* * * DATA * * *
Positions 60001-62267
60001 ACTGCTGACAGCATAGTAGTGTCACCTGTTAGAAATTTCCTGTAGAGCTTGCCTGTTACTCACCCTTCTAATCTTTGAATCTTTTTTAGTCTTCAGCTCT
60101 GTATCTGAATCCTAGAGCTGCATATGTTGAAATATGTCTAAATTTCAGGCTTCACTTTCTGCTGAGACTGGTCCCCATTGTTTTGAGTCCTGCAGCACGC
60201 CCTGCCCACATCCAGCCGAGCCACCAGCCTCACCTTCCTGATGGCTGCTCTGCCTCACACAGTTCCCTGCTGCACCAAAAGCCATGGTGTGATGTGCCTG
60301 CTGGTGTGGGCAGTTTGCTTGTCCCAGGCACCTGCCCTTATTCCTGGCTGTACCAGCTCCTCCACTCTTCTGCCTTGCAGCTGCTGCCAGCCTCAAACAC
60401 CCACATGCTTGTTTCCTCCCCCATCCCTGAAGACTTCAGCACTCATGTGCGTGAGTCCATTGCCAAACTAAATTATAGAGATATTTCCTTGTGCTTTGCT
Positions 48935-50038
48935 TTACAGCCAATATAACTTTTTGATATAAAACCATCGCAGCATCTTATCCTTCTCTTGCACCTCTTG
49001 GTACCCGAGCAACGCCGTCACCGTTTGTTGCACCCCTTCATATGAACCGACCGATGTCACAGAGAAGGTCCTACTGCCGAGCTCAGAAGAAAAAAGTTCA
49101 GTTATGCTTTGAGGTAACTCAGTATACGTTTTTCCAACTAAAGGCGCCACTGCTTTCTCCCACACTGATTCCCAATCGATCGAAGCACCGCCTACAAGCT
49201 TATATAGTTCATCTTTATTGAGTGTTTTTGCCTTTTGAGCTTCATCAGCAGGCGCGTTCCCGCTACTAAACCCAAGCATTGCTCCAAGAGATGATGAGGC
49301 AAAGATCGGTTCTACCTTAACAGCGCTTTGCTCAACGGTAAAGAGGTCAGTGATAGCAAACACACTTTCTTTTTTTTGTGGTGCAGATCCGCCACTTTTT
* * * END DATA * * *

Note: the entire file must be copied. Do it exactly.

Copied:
Positions 60001-62267
60001 ACTGCTGACAGCATAGTAGTGTCACCTGTTAGAAATTTCCTGTAGAGCTTGCCTGTTACTCACCCTTCTAATCTTTGAATCTTTTTTAGTCTTCAGCTCT
60101 GTATCTGAATCCTAGAGCTGCATATGTTGAAATATGTCTAAATTTCAGGCTTCACTTTCTGCTGAGACTGGTCCCCATTGTTTTGAGTCCTGCAGCACGC
60201 CCTGCCCACATCCAGCCGAGCCACCAGCCTCACCTTCCTGATGGCTGCTCTGCCTCACACAGTTCCCTGCTGCACCAAAAGCCATGGTGTGATGTGCCTG
60301 CTGGTGTGGGCAGTTTGCTTGTCCCAGGCACCTGCCCTTATTCCTGGCTGTACCAGCTCCTCCACTCTTCTGCCTTGCAGCTGCTGCCAGCCTCAAACAC
60401 CCACATGCTTGTTTCCTCCCCCATCCCTGAAGACTTCAGCACTCATGTGCGTGAGTCCATTGCCAAACTAAATTATAGAGATATTTCCTTGTGCTTTGCT
Positions 48935-50038
48935 TTACAGCCAATATAACTTTTTGATATAAAACCATCGCAGCATCTTATCCTTCTCTTGCACCTCTTG
49001 GTACCCGAGCAACGCCGTCACCGTTTGTTGCACCCCTTCATATGAACCGACCGATGTCACAGAGAAGGTCCTACTGCCGAGCTCAGAAGAAAAAAGTTCA
49101 GTTATGCTTTGAGGTAACTCAGTATACGTTTTTCCAACTAAAGGCGCCACTGCTTTCTCCCACACTGATTCCCAATCGATCGAAGCACCGCCTACAAGCT
49201 TATATAGTTCATCTTTATTGAGTGTTTTTGCCTTTTGAGCTTCATCAGCAGGCGCGTTCCCGCTACTAAACCCAAGCATTGCTCCAAGAGATGATGAGGC
49301 AAAGATCGGTTCTACCTTAACAGCGCTTTGCTCAACGGTAAAGAGGTCAGTGATAGCAAACACACTTTCTTTTTTTTGTGGTGCAGATCCGCCACTTTTT